John Q. Barrett — prosecutor and law professor. Now professor of law at St. John's University in New York and a Fellow at the Robert H. Jackson Center in Jamestown, New York, Mr. Barrett is the editor of Justice Jackson's manuscript, now a book, called That Man:  An Insider’s Portrait of Franklin D. Roosevelt. Mr. Barrett formerly served in the office of Independent Counsel Lawrence Walsh investigating Iran-Contra, and in the U.S. Department of Justice. He discovered the manuscript for That Man while working on a biography of Justice Jackson.

Cynthia Barstow — healthy foods advocate. Author of The Eco-Foods Guide, Ms. Barstow is a sustainable agriculture marketing consultant and an advocate for consumers on behalf of an alterative, healthy, humane food system which also benefits the planet. Her clients have included the World Wildlife Fund "Protected Harvest" eco-label program and CISA: Community Involved in Sustaining Agriculture. Teaching at the University of Massachusetts, Ms. Barstow is a soccer mom at home in Amherst.

Peter Benchley — shark advocate. The novel and movie Jaws brought Mr. Benchley celebrity in 1974. He followed it with The Deep, The Girl of the Sea of Cortez and others. In addition to screenplays, Mr. Benchley's articles and essays have appeared in National Geographic and The New York Times and he has written, narrated and appeared in dozens of TV documentaries. A member of the national council of Environmental Defense, Mr. Benchley is a spokesman for its Oceans Program. Shark Trouble is his latest book of stories about sharks and the sea.

Gregory Berns, M.D., Ph.D
. — psychiatrist and brain scientist. Satisfaction: The Science of Finding True Fulfillment is Dr. Berns’ first book. He is an associate professor of psychiatry and behavioral sciences at Emory University.  “O, The Oprah Magazine,” “Forbes” and “The New York Times” have featured him and his work, he has also appeared on CNN, NPR and the BBC.

Carl Bernstein — reporter. After sharing the Pulitzer Prize with Bob Woodward for their Watergate coverage in The Washington Post, the two wrote All the President’s Men and The Final Days. With Marco Politi, Mr. Bernstein wrote His Holiness: John Paul II and the History of Our Time. Mr. Bernstein revisited McCarthy-era Washington in his memoir Loyalties, focused on his parents. His is a writer for Time, USA Today, Rolling Stone, The New Republic and Vanity Fair magazines, as well as a contributing editor for Vanity Fair, and was a Washington bureau chief and correspondent for ABC News.  In 2007 Mr. Bernstein published to wide acclaim A Woman in Charge, a biography of Hillary Clinton.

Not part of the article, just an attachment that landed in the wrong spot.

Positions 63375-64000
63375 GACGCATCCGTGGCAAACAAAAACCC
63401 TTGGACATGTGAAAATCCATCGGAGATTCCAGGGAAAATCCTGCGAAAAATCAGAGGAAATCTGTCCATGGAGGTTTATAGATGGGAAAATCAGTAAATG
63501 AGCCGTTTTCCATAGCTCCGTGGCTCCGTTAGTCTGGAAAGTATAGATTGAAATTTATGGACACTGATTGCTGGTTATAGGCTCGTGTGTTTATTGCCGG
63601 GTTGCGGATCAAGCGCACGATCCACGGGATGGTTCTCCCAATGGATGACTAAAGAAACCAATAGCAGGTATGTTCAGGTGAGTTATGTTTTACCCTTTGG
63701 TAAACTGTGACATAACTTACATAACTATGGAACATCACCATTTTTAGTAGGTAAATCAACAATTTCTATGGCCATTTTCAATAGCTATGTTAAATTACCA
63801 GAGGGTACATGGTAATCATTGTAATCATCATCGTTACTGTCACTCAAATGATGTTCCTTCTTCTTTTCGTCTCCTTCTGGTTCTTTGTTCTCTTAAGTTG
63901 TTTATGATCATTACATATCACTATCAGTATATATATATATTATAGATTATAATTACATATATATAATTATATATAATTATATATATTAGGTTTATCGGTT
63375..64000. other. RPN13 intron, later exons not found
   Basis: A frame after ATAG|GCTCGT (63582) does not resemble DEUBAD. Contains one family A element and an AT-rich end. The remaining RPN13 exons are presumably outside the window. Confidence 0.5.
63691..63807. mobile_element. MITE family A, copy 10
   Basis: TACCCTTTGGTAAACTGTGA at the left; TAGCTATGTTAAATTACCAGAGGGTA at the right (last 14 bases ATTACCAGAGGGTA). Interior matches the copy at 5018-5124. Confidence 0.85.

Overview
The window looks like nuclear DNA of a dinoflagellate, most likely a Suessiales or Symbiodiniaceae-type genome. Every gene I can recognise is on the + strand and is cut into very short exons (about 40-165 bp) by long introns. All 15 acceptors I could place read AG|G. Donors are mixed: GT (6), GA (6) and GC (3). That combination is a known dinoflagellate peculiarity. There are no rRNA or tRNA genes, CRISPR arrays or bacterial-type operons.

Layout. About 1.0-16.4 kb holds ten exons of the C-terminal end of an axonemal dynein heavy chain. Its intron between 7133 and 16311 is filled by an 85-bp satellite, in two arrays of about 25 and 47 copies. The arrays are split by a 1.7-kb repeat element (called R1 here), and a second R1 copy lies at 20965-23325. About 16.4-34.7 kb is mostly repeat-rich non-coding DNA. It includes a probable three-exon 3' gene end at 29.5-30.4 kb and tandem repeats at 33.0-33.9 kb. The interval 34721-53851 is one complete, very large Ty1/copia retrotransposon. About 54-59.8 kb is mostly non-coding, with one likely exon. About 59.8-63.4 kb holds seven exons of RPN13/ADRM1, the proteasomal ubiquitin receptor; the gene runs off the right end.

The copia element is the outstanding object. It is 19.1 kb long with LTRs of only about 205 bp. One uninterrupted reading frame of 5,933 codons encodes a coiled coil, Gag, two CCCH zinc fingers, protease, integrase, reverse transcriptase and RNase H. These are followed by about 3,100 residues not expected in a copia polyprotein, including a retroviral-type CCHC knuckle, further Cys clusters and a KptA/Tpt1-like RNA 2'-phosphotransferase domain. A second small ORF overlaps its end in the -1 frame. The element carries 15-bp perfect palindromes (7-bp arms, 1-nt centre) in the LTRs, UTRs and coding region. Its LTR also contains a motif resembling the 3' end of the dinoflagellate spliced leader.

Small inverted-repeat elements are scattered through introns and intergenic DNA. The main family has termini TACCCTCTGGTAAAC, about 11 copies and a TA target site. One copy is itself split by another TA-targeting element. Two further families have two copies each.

Jason Berry — writer. Pioneering investigative reporting on the Catholic priesthood's sexual abuse scandals brought Mr. Berry wide recognition. He is also an historian of jazz. Now Mr. Berry adds a novel, Last of the Red Hot Poppas, to his many accomplishments, revealing his home state of Louisiana and his native New Orleans for what he says they are -- a microcosm of America.

David Blight — historian. Director of Yale University’s Gilder Lehrman Center for the Study of Slavery, Resistance, and Abolition, Dr. Blight is a professor of American history. His many books include A Slave No More: Two Men Who Escaped to Freedom which is built around two newly discovered emancipation narratives, and he has edited works of Frederick Douglass and W.E.B. DuBois. Dr. Blight’s Race and Reunion: The Civil War in American Memory won the Frederick Douglass Prize, the Lincoln Prize, and the Bancroft Prize.

Fergus Bordewich — writer. Author of Bound for Canaan:  The Underground Railroad and the War for the Soul of America, Mr. Bordewich has written for the “New York Times,” “Smithsonian,” “American Heritage,” the “Atlantic Monthly,” and “Reader's Digest.” He is also author of Killing the White Man’s Indian and My Mother’s Ghost.

Mark Bowden — reporter. Known internationally for Black Hawk Down, Mr. Bowden is a national correspondent for The Atlantic Monthly and author of a number of other reportorial books. For 20 years, he reported for “The Philadelphia Inquirer.” His Guests of the Ayatollah documents “the first battle in America’s war with militant Islam,” the international crisis sparked in 1979 when the exiled Shah of Iran was admitted to the U.S., prompting idealistic students inspired by Ayatollah Khomeini to storm the U.S. Embassy in Tehran. Many of the 66 Americans taken hostage were held for 444 days, with profound and ongoing consequences.

Barbara Boxer —
United States Senator (D-CA) and novelist. Senator Barbara Boxer represented her Northern California district in the U.S. House for ten years before being elected to the Senate in 1992. She serves on three powerful Senate Committees: Foreign Relations; Commerce, Science and Transportation; and Environment and Public Works. A former journalist with further experience in the world of finance, her novel A Time To Run shines a light on the brutal realities of today’s political intrigue and the power of the media.

Kevin Boyle — historian. Arc of Justice:  A Saga of Race, Civil Rights, and Murder in the Jazz Age, written by Kevin Boyle, has reaped many awards, including the National Book Award and was widely cited as one of the best books of 2004. He also wrote The UAW and the Heyday of American Liberalism, Muddy Boots and Ragged Apron: Images of Working-Class Detroit, and edited Organized Labor and American Politics. He is professor of history at Ohio State University and grew up in Detroit. He has received fellowships from the Guggenheim Foundation, the National Endowment for the Humanities, and the American Council of Learned Societies.